Friday, December 14, 2012

Here's a Honey Cake, Honeys

Orange Honey Cake. See recipe at the end of the post.
It was a party-on-demand. At Thanksgiving, some of our best friends suggested -- no, make that insisted -- that we have a Hanukkah latke-making get-together. Why not? I'm always game to fry something, and given that I'm really not planning much of a Christmas celebration this year (it will be just two days before I move back to DC, and I can't be bothered with much of a hullabaloo -- can you say "Bah,  humbug"?), this would be a fun way to get our holiday entertaining in. After all, I've got much to celebrate: a year in Maine about to end, a new cookbook under my belt, and another I-can't-tell-you-yet project in the works.

As the date neared, I knew I'd make latkes with our own potatoes and onions, but I also had a hankering to use our beets and carrots, and maybe sweet potatoes, for some other versions, too. But I was most excited about the chance to make a honey cake. I know it's usually a Rosh Hashanah thing, but what can I say? We have fantastic honey from the beehives, I was planning to serve some of my own mead, too (more on that another day), and I couldn't get the idea of honey cake out of my head.

I remembered that Bonnie Benwick, my inimitable deputy food editor at the Post (who is handling the section this year in my absence), had put several honey cake recipes through the mill a few years ago. I perused her blog posts to refresh my memory, and the one that stuck out -- literally -- was a molten version that, unlike the cliched chocolate dessert of the 1990s, wasn't really supposed to be molten. This cake, made from a recipe in "Cooking Jewish" by Judy Bart Kancigor, exploded out of the tube pan in a disastrous bit of baking. That, I remembered. What I had forgotten was the fact that despite the snafu, Bonnie salvaged enough of the cake for testers to try -- and we loved it best of all. Light (no surprise there, given the explosion), and tinged with orange flavor, it was a winner.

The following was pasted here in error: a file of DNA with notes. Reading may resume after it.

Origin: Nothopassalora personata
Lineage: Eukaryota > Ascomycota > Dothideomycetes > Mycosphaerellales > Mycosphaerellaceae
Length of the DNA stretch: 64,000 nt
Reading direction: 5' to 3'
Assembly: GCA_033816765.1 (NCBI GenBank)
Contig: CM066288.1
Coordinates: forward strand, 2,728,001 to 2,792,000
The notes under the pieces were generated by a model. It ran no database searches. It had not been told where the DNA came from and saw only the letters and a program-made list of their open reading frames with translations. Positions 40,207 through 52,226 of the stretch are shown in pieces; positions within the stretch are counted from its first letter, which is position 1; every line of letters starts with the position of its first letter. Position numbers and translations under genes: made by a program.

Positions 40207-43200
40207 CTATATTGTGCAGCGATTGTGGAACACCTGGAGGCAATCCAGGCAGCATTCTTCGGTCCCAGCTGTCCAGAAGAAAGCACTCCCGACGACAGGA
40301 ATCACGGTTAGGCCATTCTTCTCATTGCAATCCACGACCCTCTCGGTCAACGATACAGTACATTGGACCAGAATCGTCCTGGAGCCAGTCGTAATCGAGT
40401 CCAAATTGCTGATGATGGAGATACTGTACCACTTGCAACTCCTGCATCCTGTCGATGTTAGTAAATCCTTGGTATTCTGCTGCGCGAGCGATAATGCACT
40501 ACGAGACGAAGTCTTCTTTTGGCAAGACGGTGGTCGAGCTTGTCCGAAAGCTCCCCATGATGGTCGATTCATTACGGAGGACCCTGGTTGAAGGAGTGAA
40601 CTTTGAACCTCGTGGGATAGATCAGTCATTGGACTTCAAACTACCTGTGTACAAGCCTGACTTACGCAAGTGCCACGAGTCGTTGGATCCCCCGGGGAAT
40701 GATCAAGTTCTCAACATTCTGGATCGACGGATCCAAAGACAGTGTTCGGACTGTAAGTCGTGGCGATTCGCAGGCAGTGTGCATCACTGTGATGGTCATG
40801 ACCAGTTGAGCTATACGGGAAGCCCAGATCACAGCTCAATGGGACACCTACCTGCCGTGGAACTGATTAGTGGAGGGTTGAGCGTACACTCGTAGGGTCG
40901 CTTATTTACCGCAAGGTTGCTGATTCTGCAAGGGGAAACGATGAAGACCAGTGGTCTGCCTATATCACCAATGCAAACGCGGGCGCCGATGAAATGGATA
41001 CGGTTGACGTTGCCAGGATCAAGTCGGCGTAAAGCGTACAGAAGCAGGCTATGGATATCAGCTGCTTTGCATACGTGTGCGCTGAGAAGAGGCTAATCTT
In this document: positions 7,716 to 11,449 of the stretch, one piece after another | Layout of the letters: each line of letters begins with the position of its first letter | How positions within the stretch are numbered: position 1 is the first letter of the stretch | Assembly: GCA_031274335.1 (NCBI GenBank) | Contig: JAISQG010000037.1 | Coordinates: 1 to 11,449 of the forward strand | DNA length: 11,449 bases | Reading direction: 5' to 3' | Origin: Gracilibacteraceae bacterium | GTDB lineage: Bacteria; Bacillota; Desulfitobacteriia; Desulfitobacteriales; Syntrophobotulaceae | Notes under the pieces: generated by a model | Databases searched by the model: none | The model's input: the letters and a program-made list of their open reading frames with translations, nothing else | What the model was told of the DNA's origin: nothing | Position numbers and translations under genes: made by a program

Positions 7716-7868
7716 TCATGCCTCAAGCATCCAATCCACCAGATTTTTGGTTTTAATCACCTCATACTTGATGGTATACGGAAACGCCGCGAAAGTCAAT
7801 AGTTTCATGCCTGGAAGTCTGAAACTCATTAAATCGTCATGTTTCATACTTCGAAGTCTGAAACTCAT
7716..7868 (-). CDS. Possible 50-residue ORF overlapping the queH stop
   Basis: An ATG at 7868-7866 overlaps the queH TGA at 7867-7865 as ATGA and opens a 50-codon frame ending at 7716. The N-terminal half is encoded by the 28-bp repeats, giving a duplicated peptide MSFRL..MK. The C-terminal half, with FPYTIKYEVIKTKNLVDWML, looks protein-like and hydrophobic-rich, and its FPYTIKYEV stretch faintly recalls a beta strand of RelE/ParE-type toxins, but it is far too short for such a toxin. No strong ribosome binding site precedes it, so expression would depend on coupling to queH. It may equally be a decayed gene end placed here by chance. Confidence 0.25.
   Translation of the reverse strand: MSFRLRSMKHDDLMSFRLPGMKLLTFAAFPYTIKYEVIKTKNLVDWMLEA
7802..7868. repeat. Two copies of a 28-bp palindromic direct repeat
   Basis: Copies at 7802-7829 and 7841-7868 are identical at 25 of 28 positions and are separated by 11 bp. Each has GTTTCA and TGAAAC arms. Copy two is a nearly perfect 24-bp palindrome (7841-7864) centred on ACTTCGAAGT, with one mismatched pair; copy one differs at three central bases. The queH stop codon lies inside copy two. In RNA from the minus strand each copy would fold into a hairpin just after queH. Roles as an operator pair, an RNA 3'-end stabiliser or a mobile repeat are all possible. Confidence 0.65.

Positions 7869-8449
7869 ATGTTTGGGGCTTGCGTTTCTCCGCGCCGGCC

So I'd make it. In the spirit of giving that this season represents, hopefully I'd fix it, too. And when the Let's Lunchers -- our monthly group of bloggers -- decided to post on celebrations for December, I knew what I'd share.

With six beaten egg whites going in,
surely the cake wouldn't need the other
leaveners, right? I would see.
One read through the recipe gave me an idea as to the culprit. The cake is a separated sponge, one of my favorite styles, meaning that rather than beat whole eggs into the batter, you separate the whites and yolks, make the batter base with the yolks, and beat up the whites to stiff peaks and fold them in. This is how souffles are made, and it's one of my favorite ways to get a puffy omelet. But with six egg whites adding such lift, why would you also need baking soda and baking powder for a total of three leavening agents? You wouldn't, so I didn't. Now, I'm not saying Judy is wrong for putting them all in there -- it probably worked fine for her, perhaps because of differences in oven temp or pan size, but I wasn't going to chance it.

Out went the baking soda or powder. Instead of the spices called for, I put in this intoxicatingly fragrant Persian spice mix (cinnamon, cardamom, black pepper, and more) I bought at Sofra Bakery and Cafe outside Boston. Instead of orange extract, I tipped in a little Fiori di Sicilia, a vanilla-orange elixir I get from King Arthur Flour. The cake bakes slowly, at just 325 degrees, and it didn't start to rise until after 30 minutes had gone by, and then it did so, beautifully. It didn't shoot up and over the pan as in Bonnie's case, but looked pretty perfect by the time an hour and a half had passed and it passed the toothpick test

I simplified the recipe in one other important way, too: The cake is supposed to cool upside down on a wine bottle or the like, just as angel food cakes do, to avoid sinking under its own weight. But I figured that since it wasn't as airy without those two leaveners, I wouldn't need to do that, and I was right. Easy, breezy. I topped it with whipped cream and almonds for serving.